McCall v. Silva

Annotate this Case
Justia Opinion Summary

This consolidated action began as four separate lawsuits arising from transactions involving a dairy operation. This appeal focused on the claims asserted by Jack McCall against Max Silva personally. Max Silva appeals from the judgment of the district court in Twin Falls County finding him personally liable for the purchase of 116 dairy cows. After a bench trial, the district court found Silva personally liable for the purchase of the cows and dismissed the other claims against him. Silva contended that the district court erred when it found him personally liable for the purchase. Silva also argued that the district court abused its discretion when it failed to award him attorney fees proportionate to the claims on which he prevailed at trial. Finding no reversible error, the Idaho Supreme Court affirmed.

Download PDF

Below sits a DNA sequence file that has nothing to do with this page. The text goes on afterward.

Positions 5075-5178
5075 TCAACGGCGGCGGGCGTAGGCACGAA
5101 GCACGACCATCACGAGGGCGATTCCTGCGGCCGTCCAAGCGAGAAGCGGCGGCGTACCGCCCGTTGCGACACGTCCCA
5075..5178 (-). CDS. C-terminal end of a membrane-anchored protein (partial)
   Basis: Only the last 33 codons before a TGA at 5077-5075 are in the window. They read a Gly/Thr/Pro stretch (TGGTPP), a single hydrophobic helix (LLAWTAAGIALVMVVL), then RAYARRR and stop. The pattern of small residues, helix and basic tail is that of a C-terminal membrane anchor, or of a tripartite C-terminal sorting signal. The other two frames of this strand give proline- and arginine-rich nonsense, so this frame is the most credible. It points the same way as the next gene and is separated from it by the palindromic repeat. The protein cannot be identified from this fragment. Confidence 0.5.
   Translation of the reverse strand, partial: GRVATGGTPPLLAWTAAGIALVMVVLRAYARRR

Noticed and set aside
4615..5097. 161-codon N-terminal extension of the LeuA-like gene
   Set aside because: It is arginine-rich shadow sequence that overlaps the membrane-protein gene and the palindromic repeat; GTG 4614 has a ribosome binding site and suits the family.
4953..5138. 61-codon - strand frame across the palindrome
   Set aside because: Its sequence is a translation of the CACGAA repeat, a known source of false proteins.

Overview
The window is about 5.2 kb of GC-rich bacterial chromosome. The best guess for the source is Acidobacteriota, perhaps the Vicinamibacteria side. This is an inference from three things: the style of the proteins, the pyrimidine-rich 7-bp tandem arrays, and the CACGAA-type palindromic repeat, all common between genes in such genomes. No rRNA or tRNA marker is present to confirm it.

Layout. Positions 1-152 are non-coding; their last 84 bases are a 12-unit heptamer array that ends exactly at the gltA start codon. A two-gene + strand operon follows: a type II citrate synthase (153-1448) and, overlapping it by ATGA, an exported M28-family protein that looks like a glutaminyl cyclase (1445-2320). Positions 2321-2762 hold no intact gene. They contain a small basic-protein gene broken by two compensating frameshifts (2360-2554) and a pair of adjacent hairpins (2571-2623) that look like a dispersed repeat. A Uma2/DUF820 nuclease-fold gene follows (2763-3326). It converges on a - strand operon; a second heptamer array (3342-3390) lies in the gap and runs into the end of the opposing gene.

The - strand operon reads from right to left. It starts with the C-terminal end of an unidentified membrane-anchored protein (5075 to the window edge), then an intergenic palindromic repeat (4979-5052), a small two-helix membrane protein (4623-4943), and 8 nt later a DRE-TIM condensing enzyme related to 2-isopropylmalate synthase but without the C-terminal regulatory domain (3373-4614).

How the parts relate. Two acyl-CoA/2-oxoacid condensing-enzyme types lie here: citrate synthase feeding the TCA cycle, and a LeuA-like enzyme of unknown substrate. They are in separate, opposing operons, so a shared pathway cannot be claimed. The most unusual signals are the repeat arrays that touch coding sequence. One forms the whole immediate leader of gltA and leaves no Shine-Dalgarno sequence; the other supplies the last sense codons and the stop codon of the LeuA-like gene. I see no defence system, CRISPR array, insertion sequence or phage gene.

IN THE SUPREME COURT OF THE STATE OF IDAHO Docket No. 43548 GREEN RIVER RANCHES, LLC, an Idaho Limited liability company, ) ) ) ) ) ) ) ) ) ) ) ) ) ) ) ) ) ) ) ) ) ) ) ) ) ) ) ) ) ) ) ) ) ) ) ) ) ) ) ) ) ) Plaintiff-Counterdefendant, v. SILVA LAND COMPANY, LLC, et al., Defendants-Counterclaimants. -------------------------------------------------------JACK MCCALL, Plaintiff-Respondent, v. MAX SILVA, an individual; Defendant-Appellant, and SILVA DAIRY, LLC, an Idaho limited liability company, Defendant. -------------------------------------------------------JACK MCCALL, Plaintiff, v. SILVA LAND COMPANY, LLC, et al., Defendants. -------------------------------------------------------JACK MCCALL, an individual and doing business as JT LIVESTOCK, Plaintiff-Respondent, v. MAX SILVA, 1 Twin Falls, May 2017 Term 2017 Opinion No. 52 Filed: May 26, 2017 Stephen Kenyon, Clerk Defendant-Appellant. ) _______________________________________ ) Appeal from the District Court of the Fifth Judicial District of the State of Idaho, Twin Falls County. Hon. Randy J. Stoker, District Judge. The judgment of the district court is affirmed. Petersen Moss Hall & Olsen, Idaho Falls, for appellant. Nathan Olsen argued. Givens Pursley LLP, Boise, for respondent. Bradley J. Dixon argued. _______________________________________________ HORTON, Justice. Max Silva appeals from the judgment of the district court in Twin Falls County finding him personally liable for the purchase of 116 dairy cows. This appeal is part of a consolidated action brought by Jack McCall and Green River Ranches, LLC (Green River) against Silva, Silva Dairy, LLC (Silva Dairy), and Silva Land Company, LLC. After a bench trial, the district court found Silva personally liable for the purchase of the cows and dismissed the other claims against him. Silva contends that the district court erred when it found him personally liable for the purchase. Silva also argues that the district court abused its discretion when it failed to award him attorney fees proportionate to the claims on which he prevailed at trial. We affirm. I. FACTUAL AND PROCEDURAL BACKGROUND The consolidated action began as four separate lawsuits arising from transactions involving a dairy operation. This appeal focuses on the claims asserted by McCall against Silva personally. Silva Dairy and Green River began working together in approximately 2009. Silva is a part owner of Silva Dairy and McCall is a part owner of Green River. On August 18, 2010, Silva Dairy filed for Chapter 12 bankruptcy. After Silva Dairy filed for bankruptcy, McCall negotiated two transactions with Silva for the sale of dairy cows. The first transaction was for 101 cows and the second was for fifteen cows. There was no written agreement for either sale. The primary issue in this appeal is whether McCall sold the cows to Silva in his individual capacity or in his capacity as an agent of Silva Dairy. McCall asserted claims against Silva for (1) mismanagement of McCall’s dairy herd; (2) conversion of McCall’s cattle feed; (3) pasture rent; (4) an unpaid loan for $10,000; (5) damages 2 for the sale of 15 cows; and (6) damages for the sale of 101 cows. After a bench trial, the district court held that Silva was not personally liable for the first three claims because Silva Dairy was liable on those claims. As to the fourth claim, the district court found that McCall lent $10,000 to Silva personally but that the loan was offset against McCall’s lease obligation to Silva Dairy. As to the final two claims, the district court found that McCall sold the cows to Silva personally and not to Silva Dairy. The cost of the cows was not disputed and the district court entered judgment in favor of McCall in the amount of $104,770.55 plus prejudgment interest. The district court then found that that there was no prevailing party in the action because each side had prevailed on some claims and failed to prevail on others. Therefore, the district court did not award attorney fees or costs. Judgment was entered on July 16, 2015. Silva timely appealed. II. STANDARD OF REVIEW “This Court limits its review of a trial court’s decision to determining ‘whether the evidence supports the findings of fact, and whether the findings of fact support the conclusions of law.’ ” City of Meridian v. Petra Inc., 154 Idaho 425, 434–35, 299 P.3d 232, 241–42 (2013) (quoting Shore v. Peterson, 146 Idaho 903, 907, 204 P.3d 1114, 1118 (2009)). “Unless the trial court’s findings of fact are clearly erroneous, they will not be set aside.” Id. at 435, 299 P.3d at 242. “A district court’s findings of fact in a court-tried case are construed liberally on appeal in favor of the judgment entered.” Elec. Wholesale Supply Co., Inc. v. Nielson, 136 Idaho 814, 820, 41 P.3d 242, 248 (2001). “It is the province of the trier of fact to weigh conflicting evidence and testimony and to judge the credibility of the witnesses.” Id. “However, when the issue is one of law, this Court exercises free review of the trial court’s decision.” Reed v. Reed, 137 Idaho 53, 56, 44 P.3d 1108, 1111 (2002). “An award of attorney fees and costs is within the discretion of the trial court and subject to an abuse of discretion standard of review.” Smith v. Mitton, 140 Idaho 893, 901, 104 P.3d 367, 375 (2004). “In reviewing an exercise of discretion, this Court must consider ‘(1) whether the trial court correctly perceived the issue as one of discretion; (2) whether the trial court acted within the outer boundaries of its discretion and consistently with the legal standards applicable to the specific choices available to it; and (3) whether the trial court reached its decision by an exercise of reason.’ ” Id. at 902, 104 P.3d at 376 (quoting Sun Valley Shopping Ctr., Inc. v. Idaho Power Co., 119 Idaho 87, 94, 803 P.2d 993, 1000 (1991)). 3 III. ANALYSIS This appeal is focused on the claims between McCall and Silva. Silva contends that the district court erred when it held him personally liable for the purchase of 116 cows. Silva also argues that the district court erred when it found that neither party prevailed below. These issues will be discussed in turn. A. The district court’s finding that McCall sold the cows to Silva personally is not clearly erroneous. The district court held that McCall sold the cows to Silva personally and not as an agent of Silva Dairy. This determination was based on testimony from McCall and the fact that the bankruptcy court did not approve the purchase of the cows. Silva argues that the district court misapplied the law of agency. Silva also asserts that Silva Dairy did not need permission from the bankruptcy court to purchase the cows as the purchase was done in the ordinary course of business. Silva contends that he was acting as an agent for Silva Dairy when he purchased the cows and should not be liable unless it was under the theory of the “undisclosed agent” as discussed in Agrisource, Inc. v. Johnson, 156 Idaho 903, 332 P.3d 815 (2014). While agents generally are not liable for the debts of the principal, the district court made the factual determination that Silva was not acting as an agent when he purchased the cows from McCall. The district court based its findings on McCall’s testimony that he knew Silva Dairy was in bankruptcy and wouldn’t transact business with them. “Review of a district court’s findings of fact is limited to ascertaining whether the evidence supports the findings of fact and whether the findings of fact support the conclusions of law.” Electrical Wholesale Supply, 136 Idaho at 820, 136 P.3d at 248. “A district court’s findings of fact in a court-tried case are construed liberally on appeal in favor of the judgment entered.” Id. “It is the province of the trier of fact to weigh conflicting evidence and testimony and to judge the credibility of the witnesses.” Id. McCall testified that he told Silva that he was purchasing cows for Silva personally. “I said, at the 64 cents a pound, I’ll buy the cows for you, Max, but I’m buying them for you, Max Silva.” McCall further testified that he told Silva that he would not buy the cows for Silva Dairy unless it was able to give him a check at the time of purchase. McCall stated that he was not going to “carry papers on these cows” for a bankrupt entity but that he would for Silva. The 4 district court explicitly evaluated the credibility of McCall’s testimony, concluding that “McCall’s testimony that he knew of [Silva Dairy’s bankruptcy filing] and that based upon his experience with bankruptcy proceedings there was ‘no way’ he would ever enter into transactions with a bankrupt entity is very convincing.” Because this factual determination is supported by evidence in the record, the district court did not err when it found Silva was personally liable for the purchase of the cows. In addition to McCall’s testimony, the district court relied on the fact that Silva Dairy never asked permission from the bankruptcy court to purchase the cows as support for its finding that Silva personally bought the cows. Silva contends that Silva Dairy did not need permission to purchase the cows as the purchase was done in the ordinary course of business. While Silva correctly states the law, there is evidence in the record to support the district court’s finding that the purchase of the cows was not in the ordinary course of business. A debtor in chapter 12 bankruptcy proceedings may operate the farm in the ordinary course of business without notice to the court. 11 U.S.C. § 1203; 11 U.S.C. § 363(c)(1). Silva Dairy’s bankruptcy attorney testified that while purchasing replacement cows may be within the ordinary course of business, purchasing a new herd was not. The bankruptcy trustee testified that purchasing cows outside the ordinary course of business would need to be approved by the bankruptcy court and trustee. Silva’s argument is that Silva Dairy could purchase cows in the ordinary course of business. While Silva is correct, Silva does not point to any evidence in the record that would suggest the purchase of 116 cows was done in the ordinary course of business. Because there is evidence to support the district court’s finding that Silva Dairy did not receive permission from the bankruptcy court to purchase these cows, the district court did not err in relying on this fact when it found that McCall sold the cows to Silva personally. In short, although there was substantial conflicting evidence presented to the district court, substantial competent evidence supports the district court’s factual determination that McCall sold the cows to Silva personally. B. The district court did not abuse its discretion when it found that there was no prevailing party. Silva next argues that the district court erred when it did not award attorney fees to him in proportion to the claims on which he prevailed. The district court found that because all of the 5 claims had been consolidated into one action there was no prevailing party. Silva argues that because the district court expressly held that he was the prevailing party on some claims that he should be awarded attorney fees for those claims. We find that the district court did not abuse its discretion. Idaho Code section 12-120(3) permits the prevailing party in a case involving a commercial transaction to recover attorney fees and costs. I.C. § 12-120(3). Neither party disputes that this is a commercial transaction and the prevailing party is entitled to an award of attorney fees. The issue is whether Silva was a prevailing party below. Idaho Rule of Civil Procedure 54(d)(1)(B) 1 describes how courts determine whether a party has prevailed: In determining which party to an action is a prevailing party and entitled to costs, the trial court shall in its sound discretion consider the final judgment or result of the action in relation to the relief sought by the respective parties. The trial court in its sound discretion may determine that a party to an action prevailed in part and did not prevail in part, and upon so finding may apportion the costs between and among the parties in a fair and equitable manner after considering all of the issues and claims involved in the action and the resultant judgment or judgments obtained. I.R.C.P. 54(d)(1)(B). “When both parties are partially successful, it is within the court’s discretion to decline an award of attorney fees to either side.” Smith v. Mitton, 140 Idaho 893, 903, 104 P.3d 367, 377 (2004). “The determination of who is a prevailing party is committed to the sound discretion of the trial court, and we will not disturb that determination absent an abuse of discretion.” Bream v. Benscoter, 139 Idaho 364, 368, 79 P.3d 723, 727 (2003). “Only in rare cases has this Court or the Court of Appeals reversed a trial court’s determination of which party prevailed.” Crump v. Bromley, 148 Idaho 172, 173, 219 P.3d 1188, 1189 (2009) (quoting Shore v. Peterson, 146 Idaho 903, 915, 204 P.3d 1114, 1126 (2009)). 1 We decide this case based upon the rule in effect at the time of the district court’s decision. Effective July 1, 2016, the Rule was amended to provide as follows: Prevailing Party. In determining which party to an action is a prevailing party and entitled to costs, the trial court must, in its sound discretion, consider the final judgment or result of the action in relation to the relief sought by the respective parties. The trial court may determine that a party to an action prevailed in part and did not prevail in part, and on so finding may apportion the costs between and among the parties in a fair and equitable manner after considering all of the issues and claims involved in the action and the resulting judgment or judgments obtained. I.R.C.P. 54(d)(1)(B) (2016). 6 When determining who is a prevailing party, the district court looks at all the claims involved in the action and does not make a claim-by-claim determination of who is the prevailing party. Id. at 174, 219 P.3d at 1190. In Israel v. Leachman, 139 Idaho 24, 72 P.3d 864 (2003), the district court held that there was no prevailing party in an action after the plaintiffs prevailed on some of their claims but lost on others. Affirming the decision of the district court to not award attorney fees, this Court held that the district court has the discretion to examine all the claims asserted in an action and determine whether either party prevailed. Id. at 27, 72 P.3d at 867. The district court recognized that the determination of who prevailed was a discretionary matter. The district court further recognized that Silva had successfully defended some claims brought against him by McCall but was unsuccessful on other claims. The district court reasoned that “the claims and defenses in these matters were so intermixed that it would be virtually impossible to attempt to reasonably apportion fees….” We conclude that Silva has not demonstrated that the district court abused its discretion when it held that neither party prevailed in the action C. McCall is entitled to attorney fees on appeal. Both parties request attorney fees pursuant to Idaho Code section 12-120(3). Both parties agree that this appeal arose from a commercial transaction. Because we affirm the judgment of the district court, McCall is the prevailing party and is entitled to attorney fees and costs on appeal. IV. CONCLUSION We affirm the decision of the district court and award attorney fees and costs on appeal to McCall. Justices EISMANN, JONES and Justices Pro Tem KIDWELL and CRABTREE, CONCUR. 7